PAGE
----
Coinbase acquires crypto builder Bison Trails, deal reported to be above $80M

January 19, 2021, 8:00 PM UTC

Cryptocurrency giant Coinbase on Tuesday announced it has acquired Bison Trails, a firm that specializes in building blockchain infrastructure for banks and other companies.

The deal is the latest in a spate of acquisitions for Coinbase, which is slated to go public in the coming weeks. The company is trying to position itself as the go-to firm for a variety of crypto-related services beyond buying and selling digital assets like Bitcoin.

“[The deal] will help drive one of the greatest transformations in finance in the last hundred years and will drive us closer to achieving our mission of creating an open financial system,” said Coinbase in a blog post announcing the acquisition.

Coinbase did not provide a dollar figure for the transaction, but a person familiar with the deal said it was the company’s biggest acquisition to date. Prior to Bison Trails, Coinbase’s largest purchase came last May when it bought a brokerage firm called Tagomi. That all-stock deal was reported to be worth around $80 million.

Founded in 2018, Brooklyn-based Bison Trails had raised $31 million for various investors, including Coinbase Ventures. The company has not disclosed revenue figures.

In the cryptocurrency world, Bison Trails touts itself as an infrastructure provider, helping other firms stand up features like nodes, which are intrinsic to the blockchain networks on which a variety of crypto protocols, including Bitcoin, operate. Blockchain is a type of software that creates a tamper-proof record of transactions across multiple, far-flung computers.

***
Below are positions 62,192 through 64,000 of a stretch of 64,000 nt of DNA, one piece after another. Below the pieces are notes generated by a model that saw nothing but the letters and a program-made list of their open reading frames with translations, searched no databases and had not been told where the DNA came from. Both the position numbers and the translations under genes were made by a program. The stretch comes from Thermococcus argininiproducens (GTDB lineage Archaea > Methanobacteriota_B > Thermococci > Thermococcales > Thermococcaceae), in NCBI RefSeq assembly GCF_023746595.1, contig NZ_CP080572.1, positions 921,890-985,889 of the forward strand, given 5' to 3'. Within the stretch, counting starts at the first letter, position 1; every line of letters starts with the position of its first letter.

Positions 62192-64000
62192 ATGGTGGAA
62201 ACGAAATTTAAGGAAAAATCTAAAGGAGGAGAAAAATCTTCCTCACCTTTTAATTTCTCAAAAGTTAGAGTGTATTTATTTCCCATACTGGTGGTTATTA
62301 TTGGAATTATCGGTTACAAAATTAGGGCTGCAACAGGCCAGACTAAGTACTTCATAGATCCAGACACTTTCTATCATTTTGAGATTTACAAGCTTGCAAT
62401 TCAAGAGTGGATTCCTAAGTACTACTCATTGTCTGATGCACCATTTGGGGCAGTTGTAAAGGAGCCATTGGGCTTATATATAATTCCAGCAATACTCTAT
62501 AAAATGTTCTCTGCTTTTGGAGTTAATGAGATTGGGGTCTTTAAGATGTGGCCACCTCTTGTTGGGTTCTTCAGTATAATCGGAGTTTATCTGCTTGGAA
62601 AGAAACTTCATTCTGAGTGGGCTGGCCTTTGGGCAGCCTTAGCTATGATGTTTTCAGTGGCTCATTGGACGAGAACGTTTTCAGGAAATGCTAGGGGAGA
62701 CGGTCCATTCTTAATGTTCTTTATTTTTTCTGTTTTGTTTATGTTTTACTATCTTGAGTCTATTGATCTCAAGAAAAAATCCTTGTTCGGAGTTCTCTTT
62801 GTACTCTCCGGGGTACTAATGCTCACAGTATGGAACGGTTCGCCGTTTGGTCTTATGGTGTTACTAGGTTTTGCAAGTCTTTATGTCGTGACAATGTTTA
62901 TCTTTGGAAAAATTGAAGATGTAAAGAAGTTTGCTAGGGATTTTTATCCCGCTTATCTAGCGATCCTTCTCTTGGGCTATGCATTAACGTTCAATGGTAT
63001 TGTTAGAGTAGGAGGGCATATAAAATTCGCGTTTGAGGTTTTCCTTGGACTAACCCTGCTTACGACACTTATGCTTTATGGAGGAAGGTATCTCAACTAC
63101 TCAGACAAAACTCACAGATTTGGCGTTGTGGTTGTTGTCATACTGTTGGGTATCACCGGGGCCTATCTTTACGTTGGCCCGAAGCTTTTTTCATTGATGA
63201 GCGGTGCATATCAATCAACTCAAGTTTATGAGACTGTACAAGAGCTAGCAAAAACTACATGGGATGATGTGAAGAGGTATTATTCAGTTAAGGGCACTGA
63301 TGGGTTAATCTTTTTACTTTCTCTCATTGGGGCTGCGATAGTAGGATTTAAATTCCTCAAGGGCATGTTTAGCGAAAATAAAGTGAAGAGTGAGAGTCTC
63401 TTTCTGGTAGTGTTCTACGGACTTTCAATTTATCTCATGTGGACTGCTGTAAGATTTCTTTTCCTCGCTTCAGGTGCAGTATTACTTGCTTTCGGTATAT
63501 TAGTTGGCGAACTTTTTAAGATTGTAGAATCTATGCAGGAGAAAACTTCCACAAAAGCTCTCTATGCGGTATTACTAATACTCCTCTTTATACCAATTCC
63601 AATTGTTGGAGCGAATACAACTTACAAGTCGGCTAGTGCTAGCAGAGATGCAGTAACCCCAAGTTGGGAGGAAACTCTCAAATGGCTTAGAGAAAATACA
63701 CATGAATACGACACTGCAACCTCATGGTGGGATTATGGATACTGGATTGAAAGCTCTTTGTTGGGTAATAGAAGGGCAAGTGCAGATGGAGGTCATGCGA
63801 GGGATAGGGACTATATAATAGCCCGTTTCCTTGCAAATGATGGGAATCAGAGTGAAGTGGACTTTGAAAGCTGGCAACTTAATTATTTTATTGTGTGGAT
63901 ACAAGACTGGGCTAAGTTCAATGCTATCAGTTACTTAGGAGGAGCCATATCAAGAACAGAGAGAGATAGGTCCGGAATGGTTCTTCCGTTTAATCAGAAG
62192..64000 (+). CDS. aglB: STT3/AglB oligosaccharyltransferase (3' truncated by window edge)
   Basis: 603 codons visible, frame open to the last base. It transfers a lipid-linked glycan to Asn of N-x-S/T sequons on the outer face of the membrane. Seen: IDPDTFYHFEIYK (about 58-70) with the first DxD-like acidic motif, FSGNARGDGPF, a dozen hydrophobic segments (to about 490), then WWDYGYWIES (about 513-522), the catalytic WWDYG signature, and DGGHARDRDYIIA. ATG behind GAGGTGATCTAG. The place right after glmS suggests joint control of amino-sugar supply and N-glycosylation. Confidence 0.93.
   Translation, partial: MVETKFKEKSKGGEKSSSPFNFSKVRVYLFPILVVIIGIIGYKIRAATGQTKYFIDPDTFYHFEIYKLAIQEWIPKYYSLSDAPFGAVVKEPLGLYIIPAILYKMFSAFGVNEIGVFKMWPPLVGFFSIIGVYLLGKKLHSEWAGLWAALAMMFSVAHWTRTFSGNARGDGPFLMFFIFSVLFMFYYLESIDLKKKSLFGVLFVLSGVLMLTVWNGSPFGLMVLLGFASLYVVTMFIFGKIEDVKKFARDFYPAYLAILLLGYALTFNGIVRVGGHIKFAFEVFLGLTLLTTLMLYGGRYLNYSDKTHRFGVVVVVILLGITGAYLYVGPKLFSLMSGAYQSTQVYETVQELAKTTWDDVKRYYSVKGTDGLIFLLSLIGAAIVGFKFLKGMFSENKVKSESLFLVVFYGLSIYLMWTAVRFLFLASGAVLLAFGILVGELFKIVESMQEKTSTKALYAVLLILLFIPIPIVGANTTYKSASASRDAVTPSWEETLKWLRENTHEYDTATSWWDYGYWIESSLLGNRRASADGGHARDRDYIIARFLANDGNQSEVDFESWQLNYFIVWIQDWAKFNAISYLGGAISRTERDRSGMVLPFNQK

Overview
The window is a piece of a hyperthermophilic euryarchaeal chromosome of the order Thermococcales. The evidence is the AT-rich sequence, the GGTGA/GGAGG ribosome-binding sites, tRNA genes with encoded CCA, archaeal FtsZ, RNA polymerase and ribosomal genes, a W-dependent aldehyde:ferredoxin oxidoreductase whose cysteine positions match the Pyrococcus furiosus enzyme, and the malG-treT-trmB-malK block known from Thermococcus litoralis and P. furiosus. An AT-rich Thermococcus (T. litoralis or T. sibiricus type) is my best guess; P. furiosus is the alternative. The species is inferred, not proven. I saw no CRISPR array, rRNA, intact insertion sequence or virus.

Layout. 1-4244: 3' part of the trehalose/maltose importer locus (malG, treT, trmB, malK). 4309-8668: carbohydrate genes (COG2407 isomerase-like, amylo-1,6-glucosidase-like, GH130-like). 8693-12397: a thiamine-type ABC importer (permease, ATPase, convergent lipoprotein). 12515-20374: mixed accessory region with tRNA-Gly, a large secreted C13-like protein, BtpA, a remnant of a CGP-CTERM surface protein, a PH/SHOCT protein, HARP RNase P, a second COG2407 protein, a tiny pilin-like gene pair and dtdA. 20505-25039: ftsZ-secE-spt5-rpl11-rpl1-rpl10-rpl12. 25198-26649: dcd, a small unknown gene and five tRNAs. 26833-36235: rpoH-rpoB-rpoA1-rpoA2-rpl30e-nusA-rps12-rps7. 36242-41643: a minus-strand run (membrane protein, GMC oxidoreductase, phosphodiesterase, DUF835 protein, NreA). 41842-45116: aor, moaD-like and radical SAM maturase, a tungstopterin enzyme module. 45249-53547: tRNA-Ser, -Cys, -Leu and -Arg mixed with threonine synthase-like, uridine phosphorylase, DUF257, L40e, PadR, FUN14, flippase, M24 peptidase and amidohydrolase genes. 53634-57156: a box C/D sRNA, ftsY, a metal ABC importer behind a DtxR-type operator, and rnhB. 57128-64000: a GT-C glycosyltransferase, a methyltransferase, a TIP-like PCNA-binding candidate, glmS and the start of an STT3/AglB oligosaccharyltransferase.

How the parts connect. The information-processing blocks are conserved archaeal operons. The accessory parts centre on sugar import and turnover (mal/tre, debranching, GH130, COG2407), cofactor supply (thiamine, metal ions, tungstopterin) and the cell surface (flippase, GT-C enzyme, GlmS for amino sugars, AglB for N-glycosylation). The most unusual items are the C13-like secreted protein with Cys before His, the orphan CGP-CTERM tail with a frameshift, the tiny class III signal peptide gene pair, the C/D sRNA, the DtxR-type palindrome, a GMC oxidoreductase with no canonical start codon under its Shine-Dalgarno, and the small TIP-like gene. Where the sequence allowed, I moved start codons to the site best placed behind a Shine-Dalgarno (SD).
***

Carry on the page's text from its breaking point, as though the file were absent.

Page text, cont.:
In an interview with Fortune, Joe Lallouz, the CEO and cofounder of Bison Trails, declined to identify the company’s clients. But he said the firm has “around 200” customers in fields ranging from banking to fintech to currency exchanges.

Lallouz says he will stay on at Coinbase for now, though his precise role is still being determined.

For Coinbase, the Bison Trails acquisition is a bet that the current crypto industry boom—which has attracted newfound interest from banks and payment companies like Square—will continue, and that its more esoteric elements will gain traction.

Such elements include node-hosting, and services like staking, which describes a feature in some newer cryptocurrencies that lets owners vote on how their blockchains are governed. Other recent innovations to the world of cryptocurrency include services that enable people to lend out their crypto, as well as blockchain-based art and sports collectibles.

Surojit Chatterjee, the chief product officer at Coinbase, told Fortune that he expects the crypto industry to develop along the lines of the video game industry, which lets anyone—including his 8-year-old son—learn how to build or modify games just by watching YouTube. Chatterjee says this is possible because many of the technical elements of building games are now tucked away in the background, letting users tinker with easy-to-use dashboards.

If Chatterjee’s prediction comes to pass, it will mean a wide variety of companies and consumers will be able to take advantage of blockchain tools that are currently the province of programmers and crypto diehards.

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